If there is no longer a health plan, there is no COBRA coverage available. If, however, there is another plan offered by the company, you may be covered under that plan. Union members who are covered by a collective bargaining agreement that provides for a medical plan also may be entitled to continued coverage.
If you become entitled to elect COBRA continuation coverage when you otherwise would lose group health coverage under a group health plan, you should consider all options you may have to get other health coverage before you make your decision. There may be more affordable or more generous coverage options for you and your family through other group health plan coverage (such as a spouse’s plan), the Health Insurance Marketplace, or Medicaid.
Under the Health Insurance Portability and Accountability Act (HIPAA), if you or your dependents are losing eligibility for group health coverage, including eligibility for continuation coverage, you may have a right to special enroll (enroll without waiting until the next open season for enrollment) in other group health coverage. For example, an employee losing eligibility for group health coverage may be able to special enroll in a spouse’s plan. A dependent losing eligibility for group health coverage may be able to enroll in a different parent’s group health plan. To have a special enrollment opportunity, you or your dependent must have had other health coverage when you previously declined coverage in the plan in which you now want to enroll. You must request special enrollment within 30 days from the loss of your job-based coverage.
Losing your job-based coverage is also a special enrollment event in the Health Insurance Marketplace (Marketplace). The Marketplace offers “one-stop shopping” to find and compare private health insurance options. In the Marketplace, you could be eligible for a tax credit that lowers your monthly premiums and cost-sharing reductions (amounts that lower your out-of-pocket costs for deductibles, coinsurance and copayments), and you can see what your premium, deductibles, and out-of-pocket costs will be before you make a decision to enroll.
Eligibility for COBRA continuation coverage won’t limit your eligibility for Marketplace coverage or for a tax credit. You can apply for Marketplace coverage at HealthCare.gov or by calling 1-800-318-2596 (TTY 1-855-889-4325). To qualify for special enrollment in a Marketplace plan, you must select a plan within 60 days before or 60 days after losing your job-based coverage. In addition, during an open enrollment period, anyone can enroll in Marketplace coverage. If you need health coverage in the time between losing your job-based coverage and beginning coverage through the Marketplace (for example, if you or a family member needs medical care), you may wish to elect COBRA coverage from your former employer’s plan. COBRA continuation coverage will ensure you have health coverage until the coverage through your Marketplace plan begins.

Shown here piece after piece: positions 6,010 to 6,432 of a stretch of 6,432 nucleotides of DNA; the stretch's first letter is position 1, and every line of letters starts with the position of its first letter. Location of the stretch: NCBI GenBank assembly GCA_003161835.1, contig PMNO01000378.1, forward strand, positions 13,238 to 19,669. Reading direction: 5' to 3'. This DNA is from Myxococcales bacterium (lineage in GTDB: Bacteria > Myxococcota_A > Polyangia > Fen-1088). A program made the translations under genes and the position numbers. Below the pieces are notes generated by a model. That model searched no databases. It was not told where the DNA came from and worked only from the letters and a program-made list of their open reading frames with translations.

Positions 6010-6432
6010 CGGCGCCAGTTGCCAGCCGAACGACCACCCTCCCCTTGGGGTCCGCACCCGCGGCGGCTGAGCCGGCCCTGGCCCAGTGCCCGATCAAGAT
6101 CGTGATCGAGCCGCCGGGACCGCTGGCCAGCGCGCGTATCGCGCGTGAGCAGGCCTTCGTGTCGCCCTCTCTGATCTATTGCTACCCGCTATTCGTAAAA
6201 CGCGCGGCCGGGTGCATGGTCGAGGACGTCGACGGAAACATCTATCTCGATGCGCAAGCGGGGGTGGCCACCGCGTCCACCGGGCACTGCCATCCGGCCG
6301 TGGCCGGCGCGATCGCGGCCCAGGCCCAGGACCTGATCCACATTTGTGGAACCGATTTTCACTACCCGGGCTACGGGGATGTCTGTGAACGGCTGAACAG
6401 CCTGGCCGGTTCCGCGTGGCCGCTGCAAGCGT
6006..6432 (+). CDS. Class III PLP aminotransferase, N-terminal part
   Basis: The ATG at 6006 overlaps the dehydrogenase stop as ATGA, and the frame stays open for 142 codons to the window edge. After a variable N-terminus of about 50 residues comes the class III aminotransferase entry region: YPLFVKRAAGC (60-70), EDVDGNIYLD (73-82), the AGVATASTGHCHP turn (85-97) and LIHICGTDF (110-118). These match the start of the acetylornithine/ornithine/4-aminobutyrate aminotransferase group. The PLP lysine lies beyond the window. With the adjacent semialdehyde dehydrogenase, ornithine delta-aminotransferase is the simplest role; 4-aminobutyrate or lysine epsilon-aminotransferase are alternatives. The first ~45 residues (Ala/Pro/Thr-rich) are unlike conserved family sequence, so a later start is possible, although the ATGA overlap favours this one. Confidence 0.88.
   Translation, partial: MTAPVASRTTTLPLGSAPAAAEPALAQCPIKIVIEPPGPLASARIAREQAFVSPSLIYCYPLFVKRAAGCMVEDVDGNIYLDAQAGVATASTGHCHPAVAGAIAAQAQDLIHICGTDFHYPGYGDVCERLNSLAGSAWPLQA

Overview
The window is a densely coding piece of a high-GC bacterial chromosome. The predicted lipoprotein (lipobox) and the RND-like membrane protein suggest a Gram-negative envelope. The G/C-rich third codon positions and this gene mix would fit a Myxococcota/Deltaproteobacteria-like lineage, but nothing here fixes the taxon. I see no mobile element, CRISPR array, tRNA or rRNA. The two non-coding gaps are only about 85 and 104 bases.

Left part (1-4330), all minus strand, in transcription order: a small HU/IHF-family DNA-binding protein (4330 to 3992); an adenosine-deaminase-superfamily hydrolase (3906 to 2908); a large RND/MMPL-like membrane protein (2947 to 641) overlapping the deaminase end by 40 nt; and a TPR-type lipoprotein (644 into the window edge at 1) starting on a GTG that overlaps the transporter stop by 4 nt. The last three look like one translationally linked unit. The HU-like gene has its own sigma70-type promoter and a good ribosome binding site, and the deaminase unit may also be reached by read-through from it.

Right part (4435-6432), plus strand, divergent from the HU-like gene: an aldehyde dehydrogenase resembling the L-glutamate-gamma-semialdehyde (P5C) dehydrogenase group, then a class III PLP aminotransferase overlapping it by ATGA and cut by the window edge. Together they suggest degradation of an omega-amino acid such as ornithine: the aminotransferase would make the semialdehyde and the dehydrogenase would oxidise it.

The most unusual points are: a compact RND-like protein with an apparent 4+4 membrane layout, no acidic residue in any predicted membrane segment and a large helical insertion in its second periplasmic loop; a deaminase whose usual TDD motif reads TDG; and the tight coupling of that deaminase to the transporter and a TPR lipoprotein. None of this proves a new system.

Through the Marketplace you can also learn if you qualify for free or low-cost coverage from Medicaid or the Children’s Health Insurance Program (CHIP). You can apply for and enroll in Medicaid or CHIP any time of year. If you qualify, your coverage begins immediately. Visit HealthCare.gov or call 1-800-318-2596 (TTY 1-855-889-4325) for more information or to apply for these programs. You can also apply for Medicaid by contacting your state Medicaid office and learn more about the CHIP program in your state by calling 1-877-KIDS-NOW (543-7669) or visiting insurekidsnow.gov. If you or your dependent elects COBRA continuation coverage, you will have another opportunity to request special enrollment in a group health plan or a Marketplace plan if you have a new special enrollment event, such as marriage, the birth of a child, or if you exhaust your continuation coverage. To exhaust COBRA continuation coverage, you or your dependent must receive the maximum period of continuation coverage available without early termination. Keep in mind if you choose to terminate your COBRA continuation coverage early with no special enrollment opportunity at that time, you generally will have to wait to enroll in other coverage until the next open enrollment period for the new group health plan or the Marketplace.
A group health plan may terminate coverage earlier than the end of the maximum period for any of the following reasons:
– Premiums are not paid in full on a timely basis;
– The employer ceases to maintain any group health plan;
– A qualified beneficiary begins coverage under another group health plan after electing continuation coverage;
– A qualified beneficiary becomes entitled to Medicare benefits after electing continuation coverage; or
– A qualified beneficiary engages in conduct that would justify the plan in terminating coverage of a similarly situated participant or beneficiary not receiving continuation coverage (such as fraud).
If continuation coverage is terminated early, the plan must provide the qualified beneficiary with an early termination notice. The notice must be given as soon as practicable after the decision is made, and it must describe the date coverage will terminate, the reason for termination, and any rights the qualified beneficiary may have under the plan or applicable law to elect alternative group or individual coverage. If you decide to terminate your COBRA coverage early, you generally won’t be able to get a Marketplace plan outside of the open enrollment period. For more information on alternatives to COBRA coverage, see question 4 above.